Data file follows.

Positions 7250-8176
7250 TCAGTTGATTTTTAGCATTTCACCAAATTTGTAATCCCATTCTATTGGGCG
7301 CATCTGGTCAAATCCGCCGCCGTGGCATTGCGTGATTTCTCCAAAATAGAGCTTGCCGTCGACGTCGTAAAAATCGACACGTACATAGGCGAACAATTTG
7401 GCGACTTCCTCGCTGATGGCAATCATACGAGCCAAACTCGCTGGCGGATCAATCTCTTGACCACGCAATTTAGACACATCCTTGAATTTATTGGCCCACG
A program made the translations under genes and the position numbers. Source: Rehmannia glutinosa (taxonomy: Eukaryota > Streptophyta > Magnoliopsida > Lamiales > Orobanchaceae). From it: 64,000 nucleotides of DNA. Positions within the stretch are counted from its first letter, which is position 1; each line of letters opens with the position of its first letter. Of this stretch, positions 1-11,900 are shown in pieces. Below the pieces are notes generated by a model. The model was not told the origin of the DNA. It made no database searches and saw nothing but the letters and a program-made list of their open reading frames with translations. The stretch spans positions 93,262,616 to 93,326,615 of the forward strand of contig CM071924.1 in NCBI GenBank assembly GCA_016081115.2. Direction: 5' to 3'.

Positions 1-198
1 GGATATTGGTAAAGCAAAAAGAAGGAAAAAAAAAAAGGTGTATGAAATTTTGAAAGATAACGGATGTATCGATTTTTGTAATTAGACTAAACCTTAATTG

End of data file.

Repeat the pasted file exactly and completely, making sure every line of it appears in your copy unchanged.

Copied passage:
Positions 7250-8176
7250 TCAGTTGATTTTTAGCATTTCACCAAATTTGTAATCCCATTCTATTGGGCG
7301 CATCTGGTCAAATCCGCCGCCGTGGCATTGCGTGATTTCTCCAAAATAGAGCTTGCCGTCGACGTCGTAAAAATCGACACGTACATAGGCGAACAATTTG
7401 GCGACTTCCTCGCTGATGGCAATCATACGAGCCAAACTCGCTGGCGGATCAATCTCTTGACCACGCAATTTAGACACATCCTTGAATTTATTGGCCCACG
A program made the translations under genes and the position numbers. Source: Rehmannia glutinosa (taxonomy: Eukaryota > Streptophyta > Magnoliopsida > Lamiales > Orobanchaceae). From it: 64,000 nucleotides of DNA. Positions within the stretch are counted from its first letter, which is position 1; each line of letters opens with the position of its first letter. Of this stretch, positions 1-11,900 are shown in pieces. Below the pieces are notes generated by a model. The model was not told the origin of the DNA. It made no database searches and saw nothing but the letters and a program-made list of their open reading frames with translations. The stretch spans positions 93,262,616 to 93,326,615 of the forward strand of contig CM071924.1 in NCBI GenBank assembly GCA_016081115.2. Direction: 5' to 3'.

Positions 1-198
1 GGATATTGGTAAAGCAAAAAGAAGGAAAAAAAAAAAGGTGTATGAAATTTTGAAAGATAACGGATGTATCGATTTTTGTAATTAGACTAAACCTTAATTG